Being a Rare Match

  • Published
  • By Senior Airman Nikko Foster & Airman 1st Class Natalie Doan
  • 374th Airlift Wing Public Affairs

They didn't contact me directly.

I received a call from my sister in early January, who told me I had been selected as a bone marrow transplant candidate. It was completely unexpected. I remember thinking, "Wow, I was picked."

Two years ago, when I was leaving class at my military tech school in Fort Sam Houston, San Antonio, a nonprofit organization called "Be The Match" hosted a bone marrow registration drive to help people with diseases such as leukemia, lymphoma, or cancer. A coordinator asked me if I wanted to sign up. Without much thought, I said, "Sure, why not?"

The coordinator took a swab of my cheek, had me fill out a few papers, and even gave me candy as a token of appreciation. They mentioned that being selected as a match for someone in need of a bone marrow transplant was rare, so I didn't dwell on it much. I simply thought, "If it happens, it happens."

I’d put my sister’s phone number down in case they couldn't reach me when I filled out the application. So, when they tried to call me directly, they got ahold of her instead. To be honest, it wasn't that I had forgotten about signing up, but it had just been such a long time that I didn't expect anything to come of it.

Now I had just a month to prepare because it did, in-fact, happen for me.

I visited the doctor for a physical and blood tests to ensure I was healthy enough for the donation and booked a flight back to San Antonio.

Because the organization suggested someone watch over me should any rare complications arise, I reached out to my work colleagues to see if anyone was interested. I chose Anthony, a coworker who hadn't been back to the States in a while, giving him a chance to see his family after the procedure.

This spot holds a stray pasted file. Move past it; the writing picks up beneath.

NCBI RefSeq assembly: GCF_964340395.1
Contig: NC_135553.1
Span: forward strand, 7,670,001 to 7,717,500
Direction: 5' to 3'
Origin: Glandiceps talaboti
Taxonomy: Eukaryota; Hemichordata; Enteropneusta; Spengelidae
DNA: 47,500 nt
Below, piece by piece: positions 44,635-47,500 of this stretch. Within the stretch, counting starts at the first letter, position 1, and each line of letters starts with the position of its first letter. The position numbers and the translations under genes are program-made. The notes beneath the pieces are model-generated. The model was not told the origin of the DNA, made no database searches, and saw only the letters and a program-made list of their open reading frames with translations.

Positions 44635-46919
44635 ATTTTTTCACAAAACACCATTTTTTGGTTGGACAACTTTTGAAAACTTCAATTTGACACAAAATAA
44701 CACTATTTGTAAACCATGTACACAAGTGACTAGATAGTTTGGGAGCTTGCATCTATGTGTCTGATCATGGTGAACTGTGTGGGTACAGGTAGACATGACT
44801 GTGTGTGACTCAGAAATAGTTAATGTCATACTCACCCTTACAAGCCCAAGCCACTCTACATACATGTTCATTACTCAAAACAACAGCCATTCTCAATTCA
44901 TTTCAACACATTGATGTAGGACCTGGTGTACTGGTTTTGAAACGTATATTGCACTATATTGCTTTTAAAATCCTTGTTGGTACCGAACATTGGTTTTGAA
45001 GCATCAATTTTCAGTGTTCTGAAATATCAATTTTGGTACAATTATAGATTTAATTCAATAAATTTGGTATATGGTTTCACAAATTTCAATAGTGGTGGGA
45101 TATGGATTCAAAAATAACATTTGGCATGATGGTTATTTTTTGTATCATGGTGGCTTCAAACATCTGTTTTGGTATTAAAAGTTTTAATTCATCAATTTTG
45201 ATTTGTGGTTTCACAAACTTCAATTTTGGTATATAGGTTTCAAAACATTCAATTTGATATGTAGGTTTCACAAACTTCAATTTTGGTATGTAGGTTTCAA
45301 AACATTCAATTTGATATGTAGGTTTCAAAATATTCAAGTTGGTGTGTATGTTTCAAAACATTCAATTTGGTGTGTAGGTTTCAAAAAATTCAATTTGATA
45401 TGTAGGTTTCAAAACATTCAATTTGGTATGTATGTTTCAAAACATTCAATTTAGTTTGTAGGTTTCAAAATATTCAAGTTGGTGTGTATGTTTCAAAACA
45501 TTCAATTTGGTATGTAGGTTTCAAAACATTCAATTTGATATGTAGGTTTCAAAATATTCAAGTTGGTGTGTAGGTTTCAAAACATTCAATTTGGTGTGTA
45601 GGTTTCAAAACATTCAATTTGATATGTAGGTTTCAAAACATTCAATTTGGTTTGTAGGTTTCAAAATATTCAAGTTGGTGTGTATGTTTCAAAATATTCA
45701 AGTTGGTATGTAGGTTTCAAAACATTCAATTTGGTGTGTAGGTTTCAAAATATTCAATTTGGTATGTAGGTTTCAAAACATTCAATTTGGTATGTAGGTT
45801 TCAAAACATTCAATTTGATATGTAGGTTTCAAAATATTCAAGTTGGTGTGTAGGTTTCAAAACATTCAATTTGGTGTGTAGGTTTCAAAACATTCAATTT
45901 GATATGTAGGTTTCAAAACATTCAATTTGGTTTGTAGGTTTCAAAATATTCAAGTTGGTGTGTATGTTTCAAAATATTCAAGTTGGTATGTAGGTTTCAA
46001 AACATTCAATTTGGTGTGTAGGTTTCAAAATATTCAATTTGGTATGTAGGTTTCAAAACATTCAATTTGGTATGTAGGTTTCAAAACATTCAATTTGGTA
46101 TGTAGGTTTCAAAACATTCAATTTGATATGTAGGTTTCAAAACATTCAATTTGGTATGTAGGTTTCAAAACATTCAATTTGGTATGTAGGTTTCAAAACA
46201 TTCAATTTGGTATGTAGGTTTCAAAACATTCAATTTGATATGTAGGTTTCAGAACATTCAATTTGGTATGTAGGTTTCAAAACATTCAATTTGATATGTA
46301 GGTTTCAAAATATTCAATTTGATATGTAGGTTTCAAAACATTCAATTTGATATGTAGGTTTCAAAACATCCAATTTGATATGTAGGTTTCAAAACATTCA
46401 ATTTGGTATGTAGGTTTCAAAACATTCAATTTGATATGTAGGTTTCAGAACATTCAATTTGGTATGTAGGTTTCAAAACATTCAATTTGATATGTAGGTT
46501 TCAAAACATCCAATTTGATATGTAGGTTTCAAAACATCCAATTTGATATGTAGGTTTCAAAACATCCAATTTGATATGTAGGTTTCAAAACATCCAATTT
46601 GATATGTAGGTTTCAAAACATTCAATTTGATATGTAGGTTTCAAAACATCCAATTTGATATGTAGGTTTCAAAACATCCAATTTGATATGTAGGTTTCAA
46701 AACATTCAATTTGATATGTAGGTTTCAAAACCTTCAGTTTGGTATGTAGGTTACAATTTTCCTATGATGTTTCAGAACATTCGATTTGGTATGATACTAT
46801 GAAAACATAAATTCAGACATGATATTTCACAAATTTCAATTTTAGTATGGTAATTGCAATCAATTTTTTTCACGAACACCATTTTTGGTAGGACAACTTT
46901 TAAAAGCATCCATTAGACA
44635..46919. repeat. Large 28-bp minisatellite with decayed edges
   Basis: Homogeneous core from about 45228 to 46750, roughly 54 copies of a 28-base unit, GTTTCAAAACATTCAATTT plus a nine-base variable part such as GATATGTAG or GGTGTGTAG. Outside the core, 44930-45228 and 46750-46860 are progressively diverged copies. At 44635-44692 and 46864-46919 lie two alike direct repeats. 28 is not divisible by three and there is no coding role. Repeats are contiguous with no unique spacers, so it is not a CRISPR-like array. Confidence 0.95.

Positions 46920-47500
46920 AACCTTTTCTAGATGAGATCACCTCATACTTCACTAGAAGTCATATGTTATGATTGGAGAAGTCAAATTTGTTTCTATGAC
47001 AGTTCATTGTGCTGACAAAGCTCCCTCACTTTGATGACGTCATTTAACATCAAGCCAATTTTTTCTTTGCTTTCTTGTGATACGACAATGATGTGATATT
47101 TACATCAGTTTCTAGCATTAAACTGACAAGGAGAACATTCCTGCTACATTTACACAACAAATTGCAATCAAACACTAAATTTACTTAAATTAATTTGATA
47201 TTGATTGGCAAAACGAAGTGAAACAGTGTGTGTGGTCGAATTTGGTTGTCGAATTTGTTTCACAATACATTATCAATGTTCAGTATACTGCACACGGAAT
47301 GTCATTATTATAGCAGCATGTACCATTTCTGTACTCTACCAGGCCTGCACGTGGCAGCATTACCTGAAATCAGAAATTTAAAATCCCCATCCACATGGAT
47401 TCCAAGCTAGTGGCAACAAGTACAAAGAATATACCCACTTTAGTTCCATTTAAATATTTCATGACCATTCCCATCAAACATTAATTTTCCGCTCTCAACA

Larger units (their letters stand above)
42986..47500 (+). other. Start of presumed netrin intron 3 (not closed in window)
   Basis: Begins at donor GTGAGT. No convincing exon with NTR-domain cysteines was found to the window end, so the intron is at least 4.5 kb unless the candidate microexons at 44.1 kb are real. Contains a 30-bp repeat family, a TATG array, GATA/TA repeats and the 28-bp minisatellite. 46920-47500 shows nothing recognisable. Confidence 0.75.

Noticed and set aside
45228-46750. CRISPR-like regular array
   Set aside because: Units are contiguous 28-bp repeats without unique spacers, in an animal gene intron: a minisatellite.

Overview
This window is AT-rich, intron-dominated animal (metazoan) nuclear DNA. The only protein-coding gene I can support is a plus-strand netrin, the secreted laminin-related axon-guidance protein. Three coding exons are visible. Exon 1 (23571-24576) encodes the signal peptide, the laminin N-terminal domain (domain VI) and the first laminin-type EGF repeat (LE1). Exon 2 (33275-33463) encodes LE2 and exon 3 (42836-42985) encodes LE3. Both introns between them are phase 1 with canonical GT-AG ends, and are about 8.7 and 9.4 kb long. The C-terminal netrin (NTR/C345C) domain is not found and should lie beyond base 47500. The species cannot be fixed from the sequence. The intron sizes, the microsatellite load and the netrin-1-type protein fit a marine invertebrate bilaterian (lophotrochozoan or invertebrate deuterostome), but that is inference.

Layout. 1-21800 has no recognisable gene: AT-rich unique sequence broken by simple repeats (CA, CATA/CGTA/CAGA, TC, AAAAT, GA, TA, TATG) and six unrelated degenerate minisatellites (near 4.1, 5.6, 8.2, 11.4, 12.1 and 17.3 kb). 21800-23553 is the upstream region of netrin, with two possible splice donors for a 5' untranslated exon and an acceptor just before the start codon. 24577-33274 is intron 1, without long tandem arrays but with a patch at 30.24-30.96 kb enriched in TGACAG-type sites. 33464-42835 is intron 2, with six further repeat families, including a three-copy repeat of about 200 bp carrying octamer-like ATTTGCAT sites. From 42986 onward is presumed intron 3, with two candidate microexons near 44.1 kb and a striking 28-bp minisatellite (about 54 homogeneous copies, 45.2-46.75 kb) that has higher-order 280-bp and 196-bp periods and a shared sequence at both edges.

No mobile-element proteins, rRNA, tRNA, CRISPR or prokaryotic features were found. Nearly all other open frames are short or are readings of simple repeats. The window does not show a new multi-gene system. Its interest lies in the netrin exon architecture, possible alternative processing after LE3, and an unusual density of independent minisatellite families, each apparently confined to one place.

Together, we flew to San Antonio in early February.

Upon arrival, we checked into our hotel and rested, preparing for the five-day process ahead.

For four days, I had to go to the clinic to receive injections of a drug called filgrastim, which increases the number of blood-forming cells in the bloodstream — the same cells found in bone marrow. This turned out to be the most painful part of the donation process.

Thankfully, after receiving the injections, Anthony and I had the rest of the day to explore San Antonio and enjoy some much-missed American food.

On the fifth and final day, I received two more injections, and a nurse prepared me for the donation process. I was about to undergo a peripheral blood stem cell donation, which is a nonsurgical procedure.

In this PBSC donation, blood is removed through a needle in one arm and passed through a machine that collects only the blood-forming cells. The remaining blood is then returned through a needle in the other arm, replenishing the donor's body. While a PBSC donation can take up to eight hours, it took four hours for me.

As the machine filtered my blood, Anthony and I passed the time by streaming some TV shows while a nurse kindly brought us breakfast tacos. It was just the three of us — a nurse, Anthony, and me — in a large, circular room with sunlight gently filtering through the window shades, creating a surprisingly cozy atmosphere.

Although I don't know much about the patient who eventually received my bone marrow transplant, that doesn't matter to me. If they needed a second or third donation, I would do it again without hesitation. The procedure was a small price to pay for the chance to give someone else an opportunity to enjoy their life, even if they don't have much of it left.

Being identified as a biological match for a bone marrow donation is rare, and I'm immensely grateful that I could be that rare match to save someone's life.